James Brogden (industrialist)

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James Brogden (7 April 1832 – 25 January 1907) was a British businessman, the fourth son of John Brogden (1798–1869) of Manchester. He spent most of his adult life in Mid Glamorgan, first at Tondu and later at Porthcawl. He was the junior partner in John Brogden and Sons.

In 1853/4, Brogdens bought the iron and coal mining business at Tondu, Mid-Glamorgan of Sir Robert Price. Price had got into difficulties during recessions in the iron trade in the 1840s. In February 1854, John Brogden sent his son James, then aged 22, to revive and run the business, which was very run down. In July 1854, John Brogden signed a new 99-year lease with Jane Nicholl. James rapidly reorganised the works and established his home at Tondu House, which he rebuilt. In the 1861 census, James said he was employing 900 men and farming 1,100 acres (4.5 km2) with 20 men.[1]

In September 1859, James married Helen Dunbar Milne, a granddaughter of Lady Helen Dunbar of Tunbridge Wells, in St George's, Hanover Square. At first, the marriage was happy but in February 1864 an affair began between Helen and John Popkin Traherne, who lived at nearby Coytrahen House. Brogden petitioned for a divorce in February 1865 and this was granted.

When John Brogden Senior died in December 1869, Alexander assumed his father’s position as head of John Brogden and Sons and came to Tondu to assume control. He took a lease on Coytrahen House – where Mrs Brogden had committed adultery - even though James had offered to vacate Tondu House for his use. This hurt James terribly and created a rift, which was bad for both the family and the business because it was hard for the two men to maintain cordial relations.[2][3]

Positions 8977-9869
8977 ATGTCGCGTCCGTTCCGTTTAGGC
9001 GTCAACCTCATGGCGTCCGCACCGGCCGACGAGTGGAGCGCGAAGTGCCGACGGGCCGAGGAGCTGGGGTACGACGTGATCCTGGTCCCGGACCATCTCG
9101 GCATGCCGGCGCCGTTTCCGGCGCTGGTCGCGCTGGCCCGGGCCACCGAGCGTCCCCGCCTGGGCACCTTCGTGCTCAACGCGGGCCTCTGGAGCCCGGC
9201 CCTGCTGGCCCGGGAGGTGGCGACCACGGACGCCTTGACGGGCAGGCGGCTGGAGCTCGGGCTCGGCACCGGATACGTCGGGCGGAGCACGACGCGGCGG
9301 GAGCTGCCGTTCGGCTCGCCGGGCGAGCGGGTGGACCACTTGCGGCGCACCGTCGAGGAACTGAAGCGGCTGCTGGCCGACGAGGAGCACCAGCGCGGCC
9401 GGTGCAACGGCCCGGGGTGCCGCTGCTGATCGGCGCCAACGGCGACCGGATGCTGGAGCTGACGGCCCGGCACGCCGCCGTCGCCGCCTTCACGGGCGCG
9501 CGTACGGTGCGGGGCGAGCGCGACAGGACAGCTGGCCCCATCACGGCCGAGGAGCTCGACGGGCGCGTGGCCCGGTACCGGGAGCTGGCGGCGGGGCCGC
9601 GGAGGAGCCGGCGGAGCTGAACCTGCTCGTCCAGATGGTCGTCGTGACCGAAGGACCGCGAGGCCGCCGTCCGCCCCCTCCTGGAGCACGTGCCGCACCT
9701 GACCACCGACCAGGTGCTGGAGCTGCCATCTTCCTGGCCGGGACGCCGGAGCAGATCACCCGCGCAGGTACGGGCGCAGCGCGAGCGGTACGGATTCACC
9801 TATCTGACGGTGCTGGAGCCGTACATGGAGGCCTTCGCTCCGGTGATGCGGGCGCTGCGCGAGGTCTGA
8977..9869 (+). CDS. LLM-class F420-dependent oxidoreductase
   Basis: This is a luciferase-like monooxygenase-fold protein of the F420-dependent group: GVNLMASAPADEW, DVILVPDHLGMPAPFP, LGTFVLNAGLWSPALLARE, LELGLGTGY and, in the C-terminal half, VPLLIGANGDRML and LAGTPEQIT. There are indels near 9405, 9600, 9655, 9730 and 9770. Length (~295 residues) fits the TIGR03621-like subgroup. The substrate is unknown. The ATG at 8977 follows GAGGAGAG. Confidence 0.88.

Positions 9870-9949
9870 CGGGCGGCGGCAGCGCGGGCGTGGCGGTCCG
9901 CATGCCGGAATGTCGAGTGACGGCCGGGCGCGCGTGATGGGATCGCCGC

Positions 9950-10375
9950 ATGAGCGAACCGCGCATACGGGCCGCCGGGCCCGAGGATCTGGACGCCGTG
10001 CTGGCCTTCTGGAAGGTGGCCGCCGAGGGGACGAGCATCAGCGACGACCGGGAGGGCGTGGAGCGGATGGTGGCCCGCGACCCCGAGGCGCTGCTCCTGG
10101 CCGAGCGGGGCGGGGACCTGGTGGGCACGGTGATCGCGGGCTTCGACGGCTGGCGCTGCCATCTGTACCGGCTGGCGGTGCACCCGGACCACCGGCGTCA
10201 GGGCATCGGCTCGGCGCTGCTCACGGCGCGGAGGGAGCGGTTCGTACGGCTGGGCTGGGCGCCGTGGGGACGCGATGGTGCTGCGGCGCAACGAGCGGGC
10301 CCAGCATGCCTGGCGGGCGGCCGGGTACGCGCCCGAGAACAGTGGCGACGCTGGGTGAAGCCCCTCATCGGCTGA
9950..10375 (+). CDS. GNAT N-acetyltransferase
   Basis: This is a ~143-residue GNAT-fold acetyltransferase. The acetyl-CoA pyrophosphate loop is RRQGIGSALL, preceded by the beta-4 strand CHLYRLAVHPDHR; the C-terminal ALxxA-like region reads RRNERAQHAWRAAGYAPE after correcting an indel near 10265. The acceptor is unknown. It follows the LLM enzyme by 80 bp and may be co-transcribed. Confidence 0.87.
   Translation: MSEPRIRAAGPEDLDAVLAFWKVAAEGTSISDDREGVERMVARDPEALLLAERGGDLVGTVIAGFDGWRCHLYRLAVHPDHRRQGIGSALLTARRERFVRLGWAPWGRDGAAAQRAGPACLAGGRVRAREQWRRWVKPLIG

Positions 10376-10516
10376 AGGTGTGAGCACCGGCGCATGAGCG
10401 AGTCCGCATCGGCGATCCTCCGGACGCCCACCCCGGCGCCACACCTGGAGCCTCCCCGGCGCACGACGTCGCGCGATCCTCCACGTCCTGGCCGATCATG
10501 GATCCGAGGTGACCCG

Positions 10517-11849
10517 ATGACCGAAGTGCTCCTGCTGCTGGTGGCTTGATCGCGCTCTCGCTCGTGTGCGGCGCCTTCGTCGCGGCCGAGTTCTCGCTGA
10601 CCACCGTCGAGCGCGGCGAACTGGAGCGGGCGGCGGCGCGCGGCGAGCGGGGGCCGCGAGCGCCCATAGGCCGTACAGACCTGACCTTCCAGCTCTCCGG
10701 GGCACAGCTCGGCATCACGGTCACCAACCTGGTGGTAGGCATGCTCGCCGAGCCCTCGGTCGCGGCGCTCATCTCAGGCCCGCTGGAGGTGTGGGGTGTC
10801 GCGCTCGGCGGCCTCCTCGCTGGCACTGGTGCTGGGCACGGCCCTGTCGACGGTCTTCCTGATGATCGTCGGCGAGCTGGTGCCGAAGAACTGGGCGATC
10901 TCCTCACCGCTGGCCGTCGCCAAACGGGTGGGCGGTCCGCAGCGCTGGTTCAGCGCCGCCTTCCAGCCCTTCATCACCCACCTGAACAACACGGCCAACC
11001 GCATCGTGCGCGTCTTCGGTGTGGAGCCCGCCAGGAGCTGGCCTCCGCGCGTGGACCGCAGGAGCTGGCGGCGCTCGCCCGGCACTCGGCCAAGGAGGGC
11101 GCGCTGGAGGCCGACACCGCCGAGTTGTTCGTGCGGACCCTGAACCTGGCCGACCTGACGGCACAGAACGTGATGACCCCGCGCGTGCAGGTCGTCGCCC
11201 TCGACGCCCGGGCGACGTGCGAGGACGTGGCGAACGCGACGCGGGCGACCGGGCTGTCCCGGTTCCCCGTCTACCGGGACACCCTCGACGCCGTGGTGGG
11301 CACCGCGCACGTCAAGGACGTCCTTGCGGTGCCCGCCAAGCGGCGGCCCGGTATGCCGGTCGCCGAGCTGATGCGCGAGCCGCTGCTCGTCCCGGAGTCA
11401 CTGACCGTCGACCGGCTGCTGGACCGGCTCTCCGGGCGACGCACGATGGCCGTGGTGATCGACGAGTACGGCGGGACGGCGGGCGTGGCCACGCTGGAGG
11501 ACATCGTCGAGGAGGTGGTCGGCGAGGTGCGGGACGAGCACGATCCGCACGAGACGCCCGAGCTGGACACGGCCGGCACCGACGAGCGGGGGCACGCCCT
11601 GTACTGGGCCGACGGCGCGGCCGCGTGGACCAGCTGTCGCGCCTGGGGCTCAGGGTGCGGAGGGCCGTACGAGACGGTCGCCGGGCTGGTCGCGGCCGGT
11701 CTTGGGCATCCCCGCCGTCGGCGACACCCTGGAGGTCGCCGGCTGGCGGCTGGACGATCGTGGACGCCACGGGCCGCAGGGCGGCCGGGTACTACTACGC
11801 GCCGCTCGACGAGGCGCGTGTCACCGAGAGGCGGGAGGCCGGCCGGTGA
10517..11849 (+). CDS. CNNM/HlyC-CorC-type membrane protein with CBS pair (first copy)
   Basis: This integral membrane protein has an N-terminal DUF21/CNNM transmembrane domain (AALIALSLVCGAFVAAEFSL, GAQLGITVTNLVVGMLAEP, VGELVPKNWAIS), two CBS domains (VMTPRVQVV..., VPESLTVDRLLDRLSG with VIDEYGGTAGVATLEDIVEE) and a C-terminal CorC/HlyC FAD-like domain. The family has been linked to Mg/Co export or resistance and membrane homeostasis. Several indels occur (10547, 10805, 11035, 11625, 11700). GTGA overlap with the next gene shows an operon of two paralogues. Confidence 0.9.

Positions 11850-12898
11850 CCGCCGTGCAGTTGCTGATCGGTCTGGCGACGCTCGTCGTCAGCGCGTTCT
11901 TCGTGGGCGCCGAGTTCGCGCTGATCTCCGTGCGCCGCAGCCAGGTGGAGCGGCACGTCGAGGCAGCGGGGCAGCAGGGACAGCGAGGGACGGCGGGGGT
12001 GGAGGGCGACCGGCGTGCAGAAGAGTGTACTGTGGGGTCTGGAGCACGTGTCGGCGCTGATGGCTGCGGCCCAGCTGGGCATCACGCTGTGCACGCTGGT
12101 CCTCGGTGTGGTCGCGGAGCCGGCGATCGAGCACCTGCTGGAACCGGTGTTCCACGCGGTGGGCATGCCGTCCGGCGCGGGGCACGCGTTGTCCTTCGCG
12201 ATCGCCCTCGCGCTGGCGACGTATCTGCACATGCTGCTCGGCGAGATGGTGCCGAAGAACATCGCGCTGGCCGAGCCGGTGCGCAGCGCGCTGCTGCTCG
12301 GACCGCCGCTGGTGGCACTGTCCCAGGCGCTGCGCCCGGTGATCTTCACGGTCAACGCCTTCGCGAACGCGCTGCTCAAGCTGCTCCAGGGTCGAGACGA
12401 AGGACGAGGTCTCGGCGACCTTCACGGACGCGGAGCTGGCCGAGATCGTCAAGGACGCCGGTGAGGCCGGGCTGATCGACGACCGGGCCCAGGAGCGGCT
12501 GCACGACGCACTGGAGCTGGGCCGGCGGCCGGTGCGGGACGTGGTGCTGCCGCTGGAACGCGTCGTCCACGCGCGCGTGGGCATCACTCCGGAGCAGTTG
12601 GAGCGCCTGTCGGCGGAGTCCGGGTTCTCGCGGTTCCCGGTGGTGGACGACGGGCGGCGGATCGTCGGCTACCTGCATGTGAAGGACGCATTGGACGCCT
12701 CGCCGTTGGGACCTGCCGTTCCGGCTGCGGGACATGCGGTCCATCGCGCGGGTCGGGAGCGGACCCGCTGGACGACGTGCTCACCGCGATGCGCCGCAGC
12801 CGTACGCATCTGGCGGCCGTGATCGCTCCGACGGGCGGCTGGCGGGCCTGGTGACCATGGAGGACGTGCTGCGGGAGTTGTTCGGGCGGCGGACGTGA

James went out to New Zealand on behalf of the family firm to negotiate the contracts with the government to build railways using emigrants from the UK. He left Liverpool in August 1871 and returned to England early in 1873. The diary[4] that he kept during his journey shows that he was engaged in very difficult and protracted negotiations.

James's companions on this journey were: Duncan Dunbar Milne Brogden (son), "Fielding" (servant) and "Llewellyn" (gentleman).[4] By "Llewellyn" he almost certainly meant Robert William Llewellyn (1849-1910). This gentleman was at the right age for such an adventure. He later inherited Baglan Hall and Court Colman Manor and Court Colman is close to Tondu.[5]

In 1874 shortly after his return, James married as his second wife Mary Caroline Beete, daughter of John Picton Beete, a nephew of Gen. Sir Thomas Picton. While James was in New Zealand, Alexander had taken control of the South Wales business, forming a new company, the Llynvi, Tondu and Ogmore Coal and Iron Company. As he was no longer required at Tondu, James made his new home in Porthcawl.

After the dissolution of John Brogden and Sons, Mrs Brogden purchased approximately 30 acres (120,000 m2) adjoining the new Porthcawl dock that her husband had bought for the company in 1865, and by the end of the century, she had developed the early stages of the modern town of Porthcawl. In 1906, however, the Great Western Railway that then owned the dock, closed it because its trade had been diverted to newer docks at Port Talbot and Barry. This reduced the value of her properties, which were heavily mortgaged. This hastened James's death, which occurred at his home, the Esplanade Hotel, on 25 January 1907.[3]

Afterwards, most of Mrs Brogden’s property had to be sold and she moved to 72 Victoria Avenue where she died on 5 November 1927. .[3]

Notes and references[edit]

  1. ^ Rees, Gwilym J (1997), Tondu House – A History of Ownership and Tenants (1650-1963), Sully: Gwilym J. Rees, ISBN 0-9530941-0-3 
  2. ^ See Letter JB to AB deposited at National Library of Wales in Picton Papers (Brogden Papers)
  3. ^ a b c Higgins, L.S. (Summer 1978), "The Brogden Pioneers of the early industrial development in Mid-Glamorgan", National Library of Wales Journal, XX (3): 240–252  [1]
  4. ^ a b National Library of Wales Picton Papers (Brogden No. 1) Online
  5. ^ W. T. Pike (1907), Contemporary Biographies (Pike's New Century Series, No. 20), pub. W. T. Pike & Co., 19 Grand Parade, Brighton, tells us that Robert went to New Zealand in 1872.